Online Gambling has been available in many forms. Online casinos first started in the early 1990’s with software made for Microgaming. Forms of online gaming included Poker, Full Casinos, complete with table games as well as slots, Sports betting, Bingo, Lotteries & Horse betting.
In 2006, the Unlawful Internet Gaming Enforcement Act (UIGEA) went into effect in the United States. This led to a huge amount of confusion regar ding the legality of not only internet poker, but also online gambling in general within the US. Many poker and other online gambling sites either were forced to shut down or closed their doors, at least to US players.
According to the FBI’s own website, “It’s against the law,” says Leslie Bryant, head of the FBI’s Cyber Crime Fraud unit at FBI Headquarters. That means:
…No placing cyber bets on sporting events or in virtual card games;
…No transferring money electronically for gambling; and
…No wagers in offshore Internet casinos even if you live in the U.S.
What’s allowed, according to the FBI? Some free online games, fantasy leagues, and Indian gaming sites that aren’t strictly defined as Internet gambling.
Which brings us to the new found treasure for state gaming revenue – Daily Fantasy Sports.
Steve Ruddock, well known writer, author and poker player says the best candidates in the northeast to add online gaming are Massachusetts and New York, but there is one other that could position itself to pass an online gaming bill (in 2016, or more likely 2017) if the stars align – Connecticut.
First, let’s talk Massachusetts.
The Massachusetts state lottery has wasted no time getting its online gambling plans into gear by inviting interested organisations to “…submit proposals for the development, implementation, operational support, and maintenance of a Massachusetts Lottery iLottery System … and the development and integration of digital versions of existing and new interactive lottery games, including but not limited to social gaming and daily fantasy sports options.”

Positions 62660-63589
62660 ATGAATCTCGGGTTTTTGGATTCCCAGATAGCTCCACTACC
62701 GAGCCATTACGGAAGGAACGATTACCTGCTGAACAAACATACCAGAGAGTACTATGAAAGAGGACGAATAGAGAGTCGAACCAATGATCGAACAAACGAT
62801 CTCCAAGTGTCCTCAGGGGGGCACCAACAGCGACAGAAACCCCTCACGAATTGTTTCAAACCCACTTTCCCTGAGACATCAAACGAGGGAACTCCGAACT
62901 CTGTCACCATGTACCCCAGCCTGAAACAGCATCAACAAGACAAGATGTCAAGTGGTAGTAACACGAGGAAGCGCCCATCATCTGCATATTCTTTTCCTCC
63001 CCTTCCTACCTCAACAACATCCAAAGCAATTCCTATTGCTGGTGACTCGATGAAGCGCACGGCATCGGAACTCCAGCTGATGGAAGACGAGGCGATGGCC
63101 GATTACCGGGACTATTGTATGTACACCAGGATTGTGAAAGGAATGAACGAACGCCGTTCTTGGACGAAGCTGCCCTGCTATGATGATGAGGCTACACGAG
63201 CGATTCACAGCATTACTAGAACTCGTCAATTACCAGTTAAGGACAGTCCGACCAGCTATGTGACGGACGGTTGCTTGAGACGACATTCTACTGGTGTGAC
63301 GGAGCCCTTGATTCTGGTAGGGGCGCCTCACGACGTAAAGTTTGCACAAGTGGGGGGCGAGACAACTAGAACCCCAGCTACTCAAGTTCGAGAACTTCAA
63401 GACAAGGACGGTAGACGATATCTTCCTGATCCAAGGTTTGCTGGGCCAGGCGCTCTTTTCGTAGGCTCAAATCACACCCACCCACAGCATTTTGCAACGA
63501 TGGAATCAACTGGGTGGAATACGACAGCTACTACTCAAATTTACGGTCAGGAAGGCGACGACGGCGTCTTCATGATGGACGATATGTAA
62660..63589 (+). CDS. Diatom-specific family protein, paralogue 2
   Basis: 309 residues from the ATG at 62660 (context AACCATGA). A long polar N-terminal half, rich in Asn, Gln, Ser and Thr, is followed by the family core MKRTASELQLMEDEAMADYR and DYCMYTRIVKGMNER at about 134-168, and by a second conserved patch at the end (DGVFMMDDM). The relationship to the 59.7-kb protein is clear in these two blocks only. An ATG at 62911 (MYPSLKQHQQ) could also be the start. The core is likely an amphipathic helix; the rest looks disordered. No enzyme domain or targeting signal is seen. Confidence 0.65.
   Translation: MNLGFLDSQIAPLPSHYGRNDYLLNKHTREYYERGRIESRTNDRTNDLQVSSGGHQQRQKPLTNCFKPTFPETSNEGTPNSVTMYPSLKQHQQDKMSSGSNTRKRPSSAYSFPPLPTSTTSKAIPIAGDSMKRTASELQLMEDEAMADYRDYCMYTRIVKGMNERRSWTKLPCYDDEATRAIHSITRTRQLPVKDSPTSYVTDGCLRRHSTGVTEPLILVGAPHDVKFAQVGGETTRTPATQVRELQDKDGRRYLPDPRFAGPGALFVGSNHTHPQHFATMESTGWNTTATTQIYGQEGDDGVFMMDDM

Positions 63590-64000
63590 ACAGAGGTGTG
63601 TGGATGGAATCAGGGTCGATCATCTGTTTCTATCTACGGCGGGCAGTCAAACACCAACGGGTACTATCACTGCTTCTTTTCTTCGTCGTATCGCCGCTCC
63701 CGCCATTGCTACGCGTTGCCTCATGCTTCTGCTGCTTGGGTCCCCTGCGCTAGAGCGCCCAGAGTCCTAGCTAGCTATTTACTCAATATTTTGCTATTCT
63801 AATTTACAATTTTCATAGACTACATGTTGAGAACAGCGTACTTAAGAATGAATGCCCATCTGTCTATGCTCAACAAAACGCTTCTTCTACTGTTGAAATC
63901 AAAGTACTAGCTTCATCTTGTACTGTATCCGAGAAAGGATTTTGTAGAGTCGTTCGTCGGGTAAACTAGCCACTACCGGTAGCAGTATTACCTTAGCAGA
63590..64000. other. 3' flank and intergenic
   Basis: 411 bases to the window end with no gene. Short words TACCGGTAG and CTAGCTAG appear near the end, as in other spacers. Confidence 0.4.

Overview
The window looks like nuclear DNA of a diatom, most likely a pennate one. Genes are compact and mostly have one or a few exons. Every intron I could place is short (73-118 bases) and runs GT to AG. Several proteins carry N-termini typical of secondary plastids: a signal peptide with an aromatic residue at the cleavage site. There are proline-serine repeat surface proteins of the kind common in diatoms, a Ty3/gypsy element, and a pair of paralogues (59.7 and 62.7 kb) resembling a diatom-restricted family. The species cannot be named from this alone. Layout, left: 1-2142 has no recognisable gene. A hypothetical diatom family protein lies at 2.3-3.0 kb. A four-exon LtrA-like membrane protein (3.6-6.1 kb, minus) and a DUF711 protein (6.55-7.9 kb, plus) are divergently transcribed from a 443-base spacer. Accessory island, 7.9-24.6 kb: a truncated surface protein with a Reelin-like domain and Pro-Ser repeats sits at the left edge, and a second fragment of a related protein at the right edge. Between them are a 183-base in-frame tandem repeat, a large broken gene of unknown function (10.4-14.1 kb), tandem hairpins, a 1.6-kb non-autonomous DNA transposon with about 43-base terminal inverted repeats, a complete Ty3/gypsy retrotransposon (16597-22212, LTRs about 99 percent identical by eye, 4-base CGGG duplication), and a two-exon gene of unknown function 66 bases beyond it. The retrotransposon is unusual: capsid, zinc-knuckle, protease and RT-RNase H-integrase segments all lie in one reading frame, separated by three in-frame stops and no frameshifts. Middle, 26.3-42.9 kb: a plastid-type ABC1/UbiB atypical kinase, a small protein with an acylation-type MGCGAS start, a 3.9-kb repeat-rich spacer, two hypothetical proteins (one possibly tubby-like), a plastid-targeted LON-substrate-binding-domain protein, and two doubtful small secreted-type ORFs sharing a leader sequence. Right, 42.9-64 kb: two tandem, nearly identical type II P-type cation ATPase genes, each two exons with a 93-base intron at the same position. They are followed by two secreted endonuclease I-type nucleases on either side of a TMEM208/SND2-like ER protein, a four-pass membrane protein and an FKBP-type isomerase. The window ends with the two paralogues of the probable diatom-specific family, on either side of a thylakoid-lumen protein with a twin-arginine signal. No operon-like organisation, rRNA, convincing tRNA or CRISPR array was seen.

Massachusetts Lottery also discussed the possibility of offering its own DFS product, enabling the lottery to access the “next generation” players in an attempt to generate new sources of revenue. Yes, the millenials are a sought after generation, that younger audience adept at using mobile devices and who are extremely excited by sports-related fantasies.
Massachusetts is the state where DraftKings is headquartered and it was confirmed that attorney general Maura Healey has laid out regulations that will govern the DFS industry from a consumer protection standpoint. But, DFS is gaining momentum in states all over the country. Why not in Massachusetts?
And Connecticut? Mr. Ruddock explains……
“First, the state’s two tribal casinos are fighting for their lives as casino expansion has hit warp speed in the surrounding states (Rhode Island, Massachusetts, and New York). This is on top of the previous round of expansion that already took a big chunk out of Foxwoods and Mohegan Sun’s revenue numbers. According to Foxwoods estimates, the opening of the Massachusetts and New York casinos could result in a 30% drop in Foxwood’s revenue, which has already dropped from a high of $430 million (slot handle) in 2007 to $268 million in 2015.
The current idea to combat this is with satellite casinos, but this seems like a fool’s errand, particularly when a non-cannibalistic, and less costly option is sitting right under their noses in online gambling. iGaming is something both sites (on the social, free-to-play side of things) already have experience with.
Second, the legislature has pretty much told the two tribes to come to them when they are ready to expand into online gaming, according to Foxwoods Director of Administration for Interactive Gaming Frank Pracukowski. He said the state has told Foxwoods and Mohegan Sun, “When you’re ready [for online gaming] you come to us,” at the 2015 C5 Online Gaming Conference in New York City. Bottom line: If Foxwoods and Mohegan Sun don’t disrupt the increasingly crowded regional market, they may find themselves squeezed out, as neither casino is overly accessible from major cities or airports, and will soon be relegated to the “old” casino category.”
Could Massachusetts and Connecticut create another battle ground with online gaming in step with their brick-and-mortar casino expansion competition? Don’t be surprised if Rhode Island follows suit….multiple puns intended?